The next challenge for Joinup, the European Commission’s community of practice on government digitisation, is to make its wealth of knowledge easier to access. According to Sander van Dooren, an application architect who has been involved with the development of Joinup since 2015, the web portal will have to focus on building bridges between its disparate collections. “Many users struggle to see the link,” he says. “It should become easier to see that some collections deal with policies, and others are about tools that are an outcome of a policy.”
As one of the portal’s principal developers Sander Van Dooren knows that Joinup brings together a wide range of projects. This can make the portal difficult to navigate, and search results are not always especially clear.
The application architect says one reason for this is that Joinup is a community of practice combined with an exchange of eGovernment IT solutions. “Unless you know about ISA² (the European Commission programme behind Joinup) you won’t see the link between these projects,” he notes.
Van Dooren is confident that this challenge can be addressed through communication and technology.
Next on his wish-list is to make all of the data on Joinup machine readable. Achieving this is more than a practical goal, he says; it is also a philosophical principle. “Joinup and ISA² owe it to themselves to implement 100% the principles put forward by the Semantic Interoperability Community (SEMIC), for example in the ADMS (the standard that was specifically developed for interoperability solutions by ISA² and its predecessor ISA).”
Van Dooren has been working on Joinup since 2015. He has some seven years of experience with Drupal, the portal’s content management system. When Van Dooren and his colleagues started, Joinup used Drupal version 6, and the ADMS was implemented on top of Drupal, by converting Joinup data and making it available separately. In the new version of Joinup, which was unveiled last October, the ADMS is completely built in. The ADMS linked data engine is the core of the system. It provides content to the users via Drupal, but offers the same data to other services by means of a Sparql endpoint, and in the ADMS format.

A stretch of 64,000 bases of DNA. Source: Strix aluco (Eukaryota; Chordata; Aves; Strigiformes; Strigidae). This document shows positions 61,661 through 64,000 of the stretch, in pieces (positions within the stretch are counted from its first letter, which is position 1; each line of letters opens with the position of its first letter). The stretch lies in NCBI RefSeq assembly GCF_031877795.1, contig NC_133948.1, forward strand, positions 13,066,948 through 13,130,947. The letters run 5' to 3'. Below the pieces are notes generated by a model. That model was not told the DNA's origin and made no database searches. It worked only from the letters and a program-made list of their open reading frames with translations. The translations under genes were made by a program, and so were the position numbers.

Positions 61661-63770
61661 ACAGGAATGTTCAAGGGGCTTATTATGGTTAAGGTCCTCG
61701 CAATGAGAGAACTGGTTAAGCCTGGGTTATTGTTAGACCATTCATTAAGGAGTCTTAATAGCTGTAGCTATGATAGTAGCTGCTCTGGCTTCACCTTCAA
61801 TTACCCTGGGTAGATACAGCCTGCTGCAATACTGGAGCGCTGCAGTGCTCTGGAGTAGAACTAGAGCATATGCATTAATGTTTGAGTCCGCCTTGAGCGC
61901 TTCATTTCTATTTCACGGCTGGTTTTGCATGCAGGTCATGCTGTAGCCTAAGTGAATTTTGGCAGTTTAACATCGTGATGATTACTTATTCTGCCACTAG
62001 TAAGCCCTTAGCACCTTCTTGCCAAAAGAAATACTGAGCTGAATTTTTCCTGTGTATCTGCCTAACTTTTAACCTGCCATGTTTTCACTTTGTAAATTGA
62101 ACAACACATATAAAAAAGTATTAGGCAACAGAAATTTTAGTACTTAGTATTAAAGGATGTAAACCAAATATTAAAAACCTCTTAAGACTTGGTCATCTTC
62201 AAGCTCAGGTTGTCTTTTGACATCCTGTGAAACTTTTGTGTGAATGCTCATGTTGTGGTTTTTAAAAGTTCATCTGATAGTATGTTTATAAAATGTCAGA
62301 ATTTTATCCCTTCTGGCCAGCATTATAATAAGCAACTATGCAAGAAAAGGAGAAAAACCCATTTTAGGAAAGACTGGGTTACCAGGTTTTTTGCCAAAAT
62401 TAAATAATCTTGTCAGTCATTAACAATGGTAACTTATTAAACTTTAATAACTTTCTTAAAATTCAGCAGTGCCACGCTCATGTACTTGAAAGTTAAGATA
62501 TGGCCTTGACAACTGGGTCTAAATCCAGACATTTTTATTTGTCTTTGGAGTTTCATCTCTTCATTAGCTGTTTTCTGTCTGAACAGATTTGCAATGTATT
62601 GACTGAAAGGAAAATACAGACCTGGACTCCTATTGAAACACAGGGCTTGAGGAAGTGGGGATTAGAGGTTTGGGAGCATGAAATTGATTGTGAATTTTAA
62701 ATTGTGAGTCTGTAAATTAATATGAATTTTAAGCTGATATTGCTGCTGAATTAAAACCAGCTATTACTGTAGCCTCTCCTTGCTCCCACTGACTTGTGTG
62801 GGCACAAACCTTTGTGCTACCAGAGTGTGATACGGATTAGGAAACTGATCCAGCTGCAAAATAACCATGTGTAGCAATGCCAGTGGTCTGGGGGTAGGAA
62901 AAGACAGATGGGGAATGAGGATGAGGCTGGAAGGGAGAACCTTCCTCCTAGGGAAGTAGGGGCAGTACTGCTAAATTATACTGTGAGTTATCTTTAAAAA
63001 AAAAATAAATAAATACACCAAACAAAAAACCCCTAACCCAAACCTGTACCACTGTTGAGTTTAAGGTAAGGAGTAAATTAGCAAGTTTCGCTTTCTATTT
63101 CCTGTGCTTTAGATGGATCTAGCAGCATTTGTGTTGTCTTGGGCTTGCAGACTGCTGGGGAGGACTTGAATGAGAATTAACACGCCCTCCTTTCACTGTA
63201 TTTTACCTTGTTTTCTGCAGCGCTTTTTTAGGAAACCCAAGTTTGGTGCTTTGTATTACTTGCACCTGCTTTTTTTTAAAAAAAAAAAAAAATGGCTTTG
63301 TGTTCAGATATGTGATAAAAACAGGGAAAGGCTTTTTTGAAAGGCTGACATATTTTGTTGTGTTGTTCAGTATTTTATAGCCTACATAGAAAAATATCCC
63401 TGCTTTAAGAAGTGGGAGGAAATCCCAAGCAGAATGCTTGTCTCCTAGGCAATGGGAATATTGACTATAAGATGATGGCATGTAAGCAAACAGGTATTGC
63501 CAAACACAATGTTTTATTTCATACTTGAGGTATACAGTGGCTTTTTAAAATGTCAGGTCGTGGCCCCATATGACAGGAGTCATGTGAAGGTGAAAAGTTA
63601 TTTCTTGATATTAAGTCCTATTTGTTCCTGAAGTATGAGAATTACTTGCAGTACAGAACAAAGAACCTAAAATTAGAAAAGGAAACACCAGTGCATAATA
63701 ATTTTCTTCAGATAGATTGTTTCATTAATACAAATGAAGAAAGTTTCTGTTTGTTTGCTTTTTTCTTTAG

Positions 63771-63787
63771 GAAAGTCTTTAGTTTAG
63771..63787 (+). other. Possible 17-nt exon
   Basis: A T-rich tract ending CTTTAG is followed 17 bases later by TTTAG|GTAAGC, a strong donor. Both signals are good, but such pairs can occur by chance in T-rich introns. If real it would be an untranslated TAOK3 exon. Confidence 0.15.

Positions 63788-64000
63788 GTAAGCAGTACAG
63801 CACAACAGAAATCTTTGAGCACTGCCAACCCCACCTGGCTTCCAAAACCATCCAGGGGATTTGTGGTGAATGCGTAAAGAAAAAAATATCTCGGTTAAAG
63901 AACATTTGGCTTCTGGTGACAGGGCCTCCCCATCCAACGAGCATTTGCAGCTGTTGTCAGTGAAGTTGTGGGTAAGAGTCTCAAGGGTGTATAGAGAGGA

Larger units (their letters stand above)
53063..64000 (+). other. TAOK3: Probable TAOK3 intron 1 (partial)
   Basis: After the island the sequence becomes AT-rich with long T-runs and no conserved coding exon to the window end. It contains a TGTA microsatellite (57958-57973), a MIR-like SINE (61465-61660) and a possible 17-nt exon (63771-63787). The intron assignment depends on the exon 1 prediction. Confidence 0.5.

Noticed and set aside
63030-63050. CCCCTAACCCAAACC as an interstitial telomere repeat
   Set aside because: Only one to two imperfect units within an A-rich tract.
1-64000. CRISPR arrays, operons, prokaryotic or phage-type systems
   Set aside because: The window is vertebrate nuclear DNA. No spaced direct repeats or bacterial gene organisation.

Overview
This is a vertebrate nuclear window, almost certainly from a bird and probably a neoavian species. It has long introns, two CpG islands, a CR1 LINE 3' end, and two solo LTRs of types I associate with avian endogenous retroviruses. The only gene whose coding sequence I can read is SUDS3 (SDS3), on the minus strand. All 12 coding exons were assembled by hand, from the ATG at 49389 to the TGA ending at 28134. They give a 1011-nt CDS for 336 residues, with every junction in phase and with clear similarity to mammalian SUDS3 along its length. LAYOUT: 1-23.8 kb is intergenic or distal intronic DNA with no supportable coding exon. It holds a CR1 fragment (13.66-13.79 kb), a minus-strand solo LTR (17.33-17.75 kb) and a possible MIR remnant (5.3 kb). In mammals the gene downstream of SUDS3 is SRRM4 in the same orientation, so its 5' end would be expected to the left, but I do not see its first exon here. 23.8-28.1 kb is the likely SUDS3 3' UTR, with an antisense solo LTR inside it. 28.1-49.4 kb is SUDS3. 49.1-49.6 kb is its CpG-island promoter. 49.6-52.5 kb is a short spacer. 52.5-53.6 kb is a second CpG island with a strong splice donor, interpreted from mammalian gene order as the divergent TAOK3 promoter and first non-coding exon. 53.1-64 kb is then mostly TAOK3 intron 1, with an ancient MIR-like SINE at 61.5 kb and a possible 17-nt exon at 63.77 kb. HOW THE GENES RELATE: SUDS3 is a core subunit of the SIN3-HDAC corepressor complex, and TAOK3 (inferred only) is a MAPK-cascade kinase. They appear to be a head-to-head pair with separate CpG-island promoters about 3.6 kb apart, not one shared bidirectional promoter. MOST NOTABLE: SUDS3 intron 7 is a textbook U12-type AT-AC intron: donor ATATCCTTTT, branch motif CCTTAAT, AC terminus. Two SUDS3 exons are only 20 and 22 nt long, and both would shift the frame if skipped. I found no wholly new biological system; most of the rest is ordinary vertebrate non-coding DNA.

This means Joinup is on par with open data portals, Van Dooren says. Even better, the Joinup software itself can be configured to use any metadata standard. This means that other developers could build an open data portal by selecting the Data Catalog Vocabulary (DCAT), a W3C standard for automatically building links between online data catalogues. “Most users won’t realise this makes Joinup very similar to open data portals, except our solution is a little more abstract. We can aggregate any structured data made available by the European Union Member States.”
This architecture is the topic of the presentations by Van Dooren at conferences related to Drupal, such as his talk in 2017 at Drupalcamp Transylvania. He also speaks at Open Data conferences, as for example his 2017 presentation at OpenBelgium.
Van Dooren is at first a little hesitant to talk about his work on Joinup. “I’m only one of an extended team of developers based in Belgium, Bulgaria, Greece, Luxembourg and Romania. To build Joinup, we have had a lot of input from analysts, and worked with other experts to get us up to speed on the architecture, the front-end, as well as the rich content.”
It’s been a rewarding experience, he says. “Working on the next generation of the Joinup platform, which we launched in October, has made me see how much is happening on government digitalisation across Europe,” he says. “Joinup is making so much knowledge and expertise available, and collections such as the open source observatory (OSOR) provide a fascinating view on what is happening in European public services.”